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Simple AM Transmitter

There are not many AM transmitters that are easier to build than this one because the inductor is not tapped and has a single winding. There is no need to wind the inductor as it is a readily available RF choke (eg, Jaycar Cat LF-1536). To make the circuit as small as possible, the conventional tuning capacitor has been dispensed with and fixed 220pF capacitors used instead. To tune it to a particular frequency, reduce one or both of the 220pF capacitors to raise the frequency or add capacitance in parallel to lower the frequency. Q1 is biased with a 1MO resistor to give a high input impedance and this allows the use of a crystal ear piece as a low cost microphone.... [read more]

Soft Musical Telephone Ringer

The normal telephone bell, at times (specially during night when one does not want to be disturbed), appears to be quite irritating. The circuit shown here converts the loud sounding bell into a soft and pleasing musical tone.... [read more]

Water Level Alert Circuit Schematic

This circuit will emit an intermittent beep (or will flash a LED) when the water contained into a recipient has reached the desired level. It should be mounted on top of the recipient (e.g. a plastic tank) by means of two crocodile clips, acting also as probes. If a deeper sensing level is needed, the clips can be extended by means of two pieces of stiff wire (see pictures).... [read more]

IR Remote Control Tester

This small circuit is ideal for checking the basic operation of an infrared remote control unit. The circuit is based on the brilliantly simple idea of connecting a piezo buzzer directly to an IR receiver IC. This method is almost as simple as connecting a photodiode directly to the input of an oscilloscope, but has the advantage that no oscilloscope is needed: the compact unit is always ready to use and much easier to carry around than bulky test equipment.... [read more]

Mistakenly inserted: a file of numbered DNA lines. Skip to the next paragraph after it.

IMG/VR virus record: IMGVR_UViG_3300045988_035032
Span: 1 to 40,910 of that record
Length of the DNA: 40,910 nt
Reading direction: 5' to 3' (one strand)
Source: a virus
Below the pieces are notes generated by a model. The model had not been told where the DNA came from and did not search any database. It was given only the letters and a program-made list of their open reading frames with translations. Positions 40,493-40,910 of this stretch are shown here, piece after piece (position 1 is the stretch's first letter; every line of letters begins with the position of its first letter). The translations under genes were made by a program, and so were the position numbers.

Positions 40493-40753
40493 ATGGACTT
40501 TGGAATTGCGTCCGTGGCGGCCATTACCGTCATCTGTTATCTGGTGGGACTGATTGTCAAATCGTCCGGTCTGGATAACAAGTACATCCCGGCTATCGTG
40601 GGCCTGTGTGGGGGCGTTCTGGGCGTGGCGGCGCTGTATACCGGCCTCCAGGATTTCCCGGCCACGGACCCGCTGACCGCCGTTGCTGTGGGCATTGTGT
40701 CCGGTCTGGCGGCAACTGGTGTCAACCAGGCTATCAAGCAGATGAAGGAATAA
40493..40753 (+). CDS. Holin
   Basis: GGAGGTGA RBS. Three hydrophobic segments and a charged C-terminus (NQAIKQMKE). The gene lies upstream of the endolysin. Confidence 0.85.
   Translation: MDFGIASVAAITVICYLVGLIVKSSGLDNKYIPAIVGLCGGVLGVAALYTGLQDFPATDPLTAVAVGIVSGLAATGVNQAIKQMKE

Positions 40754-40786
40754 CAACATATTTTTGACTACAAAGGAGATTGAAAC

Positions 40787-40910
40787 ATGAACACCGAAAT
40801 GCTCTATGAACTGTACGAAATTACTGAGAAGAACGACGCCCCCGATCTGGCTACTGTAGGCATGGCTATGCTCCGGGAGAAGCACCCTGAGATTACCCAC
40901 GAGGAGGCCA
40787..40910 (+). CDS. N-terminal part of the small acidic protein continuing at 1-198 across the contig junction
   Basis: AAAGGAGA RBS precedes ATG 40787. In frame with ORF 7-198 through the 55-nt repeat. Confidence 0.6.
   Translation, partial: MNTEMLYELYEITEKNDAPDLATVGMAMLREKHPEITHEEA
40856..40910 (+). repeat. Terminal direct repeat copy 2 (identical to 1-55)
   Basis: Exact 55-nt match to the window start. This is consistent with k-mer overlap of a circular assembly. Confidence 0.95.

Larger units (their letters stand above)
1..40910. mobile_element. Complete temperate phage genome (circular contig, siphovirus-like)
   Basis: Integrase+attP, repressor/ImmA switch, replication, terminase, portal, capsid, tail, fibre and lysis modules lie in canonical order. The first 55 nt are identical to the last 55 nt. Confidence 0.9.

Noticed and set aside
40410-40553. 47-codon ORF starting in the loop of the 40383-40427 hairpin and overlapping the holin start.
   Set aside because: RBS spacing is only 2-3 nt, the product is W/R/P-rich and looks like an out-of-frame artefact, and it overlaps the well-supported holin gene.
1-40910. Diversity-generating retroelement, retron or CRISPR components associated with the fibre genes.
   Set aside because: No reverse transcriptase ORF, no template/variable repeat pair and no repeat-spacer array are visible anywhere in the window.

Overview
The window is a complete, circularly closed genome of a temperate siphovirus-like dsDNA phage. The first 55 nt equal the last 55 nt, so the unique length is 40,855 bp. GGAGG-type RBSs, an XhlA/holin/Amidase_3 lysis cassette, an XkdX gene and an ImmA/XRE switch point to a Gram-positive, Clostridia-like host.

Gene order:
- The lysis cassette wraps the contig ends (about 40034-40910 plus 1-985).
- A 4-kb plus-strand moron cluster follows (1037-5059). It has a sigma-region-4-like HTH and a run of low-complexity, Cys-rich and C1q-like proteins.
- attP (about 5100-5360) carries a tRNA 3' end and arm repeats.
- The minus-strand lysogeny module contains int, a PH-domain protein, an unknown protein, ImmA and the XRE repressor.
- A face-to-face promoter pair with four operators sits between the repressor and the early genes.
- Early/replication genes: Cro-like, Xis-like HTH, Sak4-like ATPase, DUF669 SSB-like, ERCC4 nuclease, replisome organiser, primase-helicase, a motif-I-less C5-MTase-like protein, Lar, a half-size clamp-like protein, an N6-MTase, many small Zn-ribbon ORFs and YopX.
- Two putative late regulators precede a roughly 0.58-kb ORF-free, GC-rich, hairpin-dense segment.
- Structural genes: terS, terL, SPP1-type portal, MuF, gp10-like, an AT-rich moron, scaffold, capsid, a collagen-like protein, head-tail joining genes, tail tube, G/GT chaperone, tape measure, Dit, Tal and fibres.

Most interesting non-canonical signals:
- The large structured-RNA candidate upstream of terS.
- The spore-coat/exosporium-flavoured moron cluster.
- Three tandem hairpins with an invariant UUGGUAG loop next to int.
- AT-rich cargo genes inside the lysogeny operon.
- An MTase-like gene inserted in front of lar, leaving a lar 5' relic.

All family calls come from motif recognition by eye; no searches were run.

One second Audible Clock Circuit Schematic

This accurate one-pulse-per-second clock is made with a few common parts and driven from a 50 or 60 Hertz mains supply but with no direct connection to it. A beep or metronome-like click and/or a visible flash, will beat the one-second time and can be useful in many applications in which some sort of time-delay counting in seconds is desirable. The circuit is formed by a CMos 4024 counter/divider chip and 3 diodes, arranged to divide the frequency of the input signal at pin #1 by 50 (or 60, see Notes).... [read more]

High Current Regulated Supply

The high current regulator below uses an additional winding or a separate transformer to supply power for the LM317 regulator so that the pass transistors can operate closer to saturation and improve efficiency. For good efficiency the voltage at the collectors of the two parallel 2N3055 pass transistors should be close to the output voltage. The LM317 requires a couple extra volts on the input side, plus the emitter/base drop of the 3055s, plus whatever is lost across the (0.1 ohm) equalizing resistors (1volt at 10 amps), so a separate transformer and rectifier/filter circuit is used that is a few volts higher than the output voltage.... [read more]